"No, but that there has been a violation of the great fundamental and elementary principle of all government, which underlies all constitutions, which affect this Government and
- Judge Cooley, Atlantic Monthly, April, 1892.
- "Congress is not empowered to tax for those purposes which are in the exclusive province of the States."—United States Supreme Court, Gibbons vs. Oyden, 9 Wheaton, i, 199.
- Concerning the legitimacy and constitutionality of this procedure, a minority of the Finance Committee of the United States Senate, in a report in May, 1892, on a proposition to repeal this tax, expressed themselves as follows: Prior acts imposing taxes of one or two per cent on the notes of State banks, imposed for revenue purposes, the committee regard as entirely justifiable; but in respect to the ten-per-cent tax, which neither produced nor was intended to produce revenue, the committee say:
"This is flagrantly obnoxious in its manifest perversion of the taxing power conferred upon Congress by the Constitution. . . . We think also that a reasonable construction of the taxing power clause in the Constitution, to wit, ‘the Congress shall have the power to lay and collect taxes, duties, imposts, and excises to pay the debts and provide for the common defense and general welfare of the United States,’ would mean that Congress shall pay the public debt, provide for the common defense, and promote the general welfare with the money arising from such taxation, and not that Congress shall have the power to discharge these public duties by the mere framing of a statute without any revenue resulting therefrom. Surely it would be an absurdity for the Constitution to say that Congress shall have the power to discharge the debt of the United States by the mere framing of a statute or the wording of a law. The payment of money or the transfer of things of value is the only way by which a debt can be paid. Therefore the enacting of a law in the name and under the pretense of revenue which is intended to raise no revenue in fact, but which has another and entirely different object, is a gross and fraudulent perversion of the taxing power conferred by the Constitution."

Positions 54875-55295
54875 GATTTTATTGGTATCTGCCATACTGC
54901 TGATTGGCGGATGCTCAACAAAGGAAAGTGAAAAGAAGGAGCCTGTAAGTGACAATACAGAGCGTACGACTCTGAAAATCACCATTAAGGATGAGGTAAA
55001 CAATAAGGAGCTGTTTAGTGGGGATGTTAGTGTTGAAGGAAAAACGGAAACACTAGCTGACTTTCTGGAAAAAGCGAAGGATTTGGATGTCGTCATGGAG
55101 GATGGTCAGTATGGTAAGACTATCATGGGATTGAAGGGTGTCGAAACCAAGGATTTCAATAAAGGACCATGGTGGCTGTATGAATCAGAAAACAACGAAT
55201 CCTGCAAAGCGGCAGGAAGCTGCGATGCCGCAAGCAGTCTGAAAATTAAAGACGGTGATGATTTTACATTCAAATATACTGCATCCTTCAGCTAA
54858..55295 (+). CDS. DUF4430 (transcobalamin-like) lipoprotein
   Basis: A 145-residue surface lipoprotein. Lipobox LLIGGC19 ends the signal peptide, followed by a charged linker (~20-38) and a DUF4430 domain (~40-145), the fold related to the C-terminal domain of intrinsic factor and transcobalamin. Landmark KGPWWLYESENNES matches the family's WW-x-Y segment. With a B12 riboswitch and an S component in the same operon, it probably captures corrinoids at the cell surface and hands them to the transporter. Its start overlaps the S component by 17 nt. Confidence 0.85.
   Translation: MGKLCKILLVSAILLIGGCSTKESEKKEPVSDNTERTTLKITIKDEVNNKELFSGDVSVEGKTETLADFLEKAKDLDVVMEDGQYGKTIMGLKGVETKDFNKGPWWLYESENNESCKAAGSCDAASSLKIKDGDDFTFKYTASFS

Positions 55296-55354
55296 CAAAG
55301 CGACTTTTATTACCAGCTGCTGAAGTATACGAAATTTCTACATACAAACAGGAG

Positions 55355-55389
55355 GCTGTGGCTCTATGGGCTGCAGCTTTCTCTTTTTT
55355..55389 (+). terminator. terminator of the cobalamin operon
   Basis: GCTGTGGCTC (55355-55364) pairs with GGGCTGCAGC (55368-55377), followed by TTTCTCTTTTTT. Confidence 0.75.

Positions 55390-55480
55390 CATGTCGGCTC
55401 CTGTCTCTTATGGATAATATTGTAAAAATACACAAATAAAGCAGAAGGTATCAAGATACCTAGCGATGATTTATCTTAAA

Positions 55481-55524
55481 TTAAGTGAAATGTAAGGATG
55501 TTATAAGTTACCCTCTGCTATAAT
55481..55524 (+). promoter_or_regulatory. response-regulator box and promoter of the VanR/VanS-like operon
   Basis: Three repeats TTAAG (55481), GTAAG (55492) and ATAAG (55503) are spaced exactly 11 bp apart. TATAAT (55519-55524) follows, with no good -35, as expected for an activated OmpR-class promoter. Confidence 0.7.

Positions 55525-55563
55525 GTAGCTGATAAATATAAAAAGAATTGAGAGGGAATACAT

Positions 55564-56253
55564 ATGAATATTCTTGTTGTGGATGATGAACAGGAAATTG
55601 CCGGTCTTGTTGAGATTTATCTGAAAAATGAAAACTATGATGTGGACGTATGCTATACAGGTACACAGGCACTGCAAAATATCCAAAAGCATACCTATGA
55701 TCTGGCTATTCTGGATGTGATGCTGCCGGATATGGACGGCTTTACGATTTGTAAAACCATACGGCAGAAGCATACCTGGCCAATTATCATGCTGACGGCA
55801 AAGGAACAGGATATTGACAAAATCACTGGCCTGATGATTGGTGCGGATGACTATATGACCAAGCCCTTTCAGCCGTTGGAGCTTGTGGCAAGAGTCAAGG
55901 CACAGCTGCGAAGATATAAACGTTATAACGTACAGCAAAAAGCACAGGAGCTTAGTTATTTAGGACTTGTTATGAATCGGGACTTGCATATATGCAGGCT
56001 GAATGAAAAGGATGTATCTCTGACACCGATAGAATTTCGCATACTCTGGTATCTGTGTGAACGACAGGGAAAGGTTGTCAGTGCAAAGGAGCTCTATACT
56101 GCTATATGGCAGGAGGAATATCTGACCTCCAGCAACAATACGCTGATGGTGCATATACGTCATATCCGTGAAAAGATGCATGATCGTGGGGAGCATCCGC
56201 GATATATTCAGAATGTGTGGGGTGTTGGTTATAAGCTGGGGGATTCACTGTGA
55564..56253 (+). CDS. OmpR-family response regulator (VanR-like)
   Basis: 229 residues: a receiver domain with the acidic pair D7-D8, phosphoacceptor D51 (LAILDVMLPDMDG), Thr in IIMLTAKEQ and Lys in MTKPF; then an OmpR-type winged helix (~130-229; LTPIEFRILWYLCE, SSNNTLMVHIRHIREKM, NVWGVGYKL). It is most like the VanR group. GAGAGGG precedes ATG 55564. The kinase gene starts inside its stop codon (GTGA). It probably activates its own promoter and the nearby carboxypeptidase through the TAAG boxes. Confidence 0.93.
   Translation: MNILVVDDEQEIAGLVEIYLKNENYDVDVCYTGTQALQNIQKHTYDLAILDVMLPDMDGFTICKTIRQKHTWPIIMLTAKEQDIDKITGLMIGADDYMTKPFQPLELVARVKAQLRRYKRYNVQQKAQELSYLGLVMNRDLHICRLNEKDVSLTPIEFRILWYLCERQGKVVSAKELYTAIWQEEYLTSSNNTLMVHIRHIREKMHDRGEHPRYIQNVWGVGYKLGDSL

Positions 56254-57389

- Rational Principles of Taxation. By Simon N. Patten, Professor of Political Economy, University of Pennsylvania, 1890.
- Obviously the author of this scheme supposed that the retail dealers of this country are such simple-minded people that they will cheerfully pay their proposed heavy taxes out of their capital, and not transfer them, through increased prices of their goods, to their consuming purchasers.
- The economic student and writer (and indeed almost the only one) who has discussed this subject in the English language with originality and cogency that is most potent for conviction, is Mr. Theodore Bacon, of Rochester, N. Y., in an article contributed to the New-Englander in 1867, and to which the author acknowledges his indebtedness both in respect to ideas and language.